“What do you think separates successful real estate investors from those who give up, fail, or never get started?”

Brandon Turner asks this question each week to guests on the BiggerPockets Podcast. Of course, there is a wide variety of answers, none of them more right or wrong than the other, but there is one thing that can be a true deal maker or breaker when it comes to giving up, failing, or never getting started—mindset.

Mindset is such an important part of investing and financial independence and such a key factor to not giving up, failing, or never getting started.

So how does an investor/landlord/property manager not only keep their head above water but maintain their focus to ensure long-term success? Here are a few simple reminders to play on repeat during the day-to-day or when times get tough. They’ll help keep you in check when you’re feeling overwhelmed in the real estate game.

5 Mindset Hacks to Conquer the Roadblocks That Sideline Other Investors

1. Assume positive intent (until you know otherwise).

Assuming positive intent is a must for first interactions. This is especially helpful in problem-solving scenarios like dealing with a tenant concerning late rent or a contractor/handyman who didn’t meet expectations. It steers investors away from anger, fear, and emotional responses. This hack ensures its users will also be following that oh-so-important “golden rule” when interacting with tenants, contractors, agents, managers, etc. Treating others the way you want to be treated isn’t just the right thing to do, it also means you’re much more likely to find reliable, responsible tenants and contractors who keep coming back to work with you. You’ll certainly have much more joy and sanity as you juggle it all.


Sam’s new tenant’s first full month’s rent through ACH payment fails. His first reaction is to get upset, both with the tenant and himself, thinking he did a bad job of placing the tenant and that the tenant has already let him down. Then he reminds himself to “assume positive intent.” Maybe the tenant accidentally tied the auto-pay to the wrong account number, or maybe there was a mistake on the bank’s end. Assuming his renter has the best of intentions allows Sam to treat the renter with patience and kindness, hearing them out when getting to the bottom of the problem.

It turns out that Sam’s new tenant did not budget correctly for the first month’s rent. By assuming positive intent, he is able to communicate calmly and effectively with his new tenant, ultimately collecting the full rent and failed payment/late fees, while establishing rapport. His tenant then listens to him when he emphasizes how important prioritizing rent and paying it on time is and trusts that the consequences of not doing so will be handled swiftly and consistently each time (through late fees, notices, and eviction). He has no further issues with late payments from this tenant for the remainder of the lease. He’s trained his tenant, kept his cool, and behaved in a way he can be proud of.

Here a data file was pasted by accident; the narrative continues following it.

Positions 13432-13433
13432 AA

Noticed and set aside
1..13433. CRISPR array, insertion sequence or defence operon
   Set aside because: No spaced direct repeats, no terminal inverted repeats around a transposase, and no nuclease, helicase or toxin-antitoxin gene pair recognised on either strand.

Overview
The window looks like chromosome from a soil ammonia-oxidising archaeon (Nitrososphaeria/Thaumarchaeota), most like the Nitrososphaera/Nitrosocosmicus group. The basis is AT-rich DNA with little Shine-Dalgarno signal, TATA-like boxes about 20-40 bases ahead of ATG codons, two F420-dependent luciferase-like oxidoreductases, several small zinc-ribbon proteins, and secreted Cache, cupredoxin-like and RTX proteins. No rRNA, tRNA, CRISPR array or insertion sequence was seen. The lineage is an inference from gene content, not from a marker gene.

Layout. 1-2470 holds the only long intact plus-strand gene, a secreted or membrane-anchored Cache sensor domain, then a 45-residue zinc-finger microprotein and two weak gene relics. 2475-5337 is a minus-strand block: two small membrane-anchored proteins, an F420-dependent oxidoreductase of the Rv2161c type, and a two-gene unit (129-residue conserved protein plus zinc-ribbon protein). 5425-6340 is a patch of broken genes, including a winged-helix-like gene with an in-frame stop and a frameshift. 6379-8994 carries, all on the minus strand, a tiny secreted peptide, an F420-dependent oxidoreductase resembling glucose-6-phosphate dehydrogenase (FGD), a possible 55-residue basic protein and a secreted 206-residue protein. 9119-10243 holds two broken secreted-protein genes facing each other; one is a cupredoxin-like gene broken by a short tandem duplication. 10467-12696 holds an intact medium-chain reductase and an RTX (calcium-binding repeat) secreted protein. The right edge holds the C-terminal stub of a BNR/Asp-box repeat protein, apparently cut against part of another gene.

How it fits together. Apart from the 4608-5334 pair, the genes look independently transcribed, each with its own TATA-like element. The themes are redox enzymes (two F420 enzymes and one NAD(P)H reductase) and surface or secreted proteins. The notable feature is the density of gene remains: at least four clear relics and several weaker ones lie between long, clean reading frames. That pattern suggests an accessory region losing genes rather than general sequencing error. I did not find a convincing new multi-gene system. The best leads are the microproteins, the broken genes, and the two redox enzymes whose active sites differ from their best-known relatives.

Related: 4 Books to Help You Adopt the Entrepreneurial Mindset

What It’s Not

Assuming positive intent does not mean being naive, allowing yourself to be taken advantage of, or continuing to work with people who don’t have your best interests in mind. It just means your first interactions with others and your attitude during problematic situations assumes the best of everyone involved first. Act accordingly if you learn that some individuals don’t have good intentions (which is bound to happen).

2. Play the long game.

Successful investors know that they’re in it for the long haul. They treat small setbacks and short-term issues as that—small. This also means they don’t make short-term compromises that will negatively impact the integrity of their long-term goals. Investors playing the long game don’t get distracted by every little squirrel that pops up. They keep their eye on the bigger prize.


Lauren has a poor month of cash flow. One vacancy went on longer than expected, and another tenant turnover resulted in a $3,000 AC unit being stolen. She feels overwhelmed with fear initially, thinking her projections for her freedom number and for financial independence are off. She worries that many months of this type of hit in cash flow will keep her forever tied to her W2 income. Then she remembers she’s playing the long game. Like all investments, she knows to expect some ups and downs. She reminds herself that she’s prepared for instances like this by withholding for vacancies and CapEx expenses. She’s playing the long game, after all, so small setbacks here and there along the way don’t get her off course. She puts his head down and keeps pushing for freedom.

What It’s Not

Playing the long game doesn’t mean holding a property that continually has poor cash flow or causes more grief than it’s worth. By all means, get rid of those and move on. It’s also not getting sucked in by every “opportunity” that comes along—wholesaling, flipping, rentals, commercial, etc. Find your lane. Get in it. Get good at it and keep trucking.

3. You find what you’re looking for.

Things won’t always go your way, but they’ll go your way a lot more often if your words and actions reflect those that you’d like to see in the people you work closely with. If you’d like to work with griping, complaining, negative individuals, then by all means, gripe and moan it up. However, if you’d like to build a team of people who are dependable and practice integrity while filling your homes with the same type of tenants, then look for that. While you’re at it, be dependable and practice integrity by being honest, positive, and looking for the good in people and situations. A funny thing happens when you start looking for the things you want—you find them. Maybe not right next door, but at least down the street. Eventually, you see far more of the good and far less of…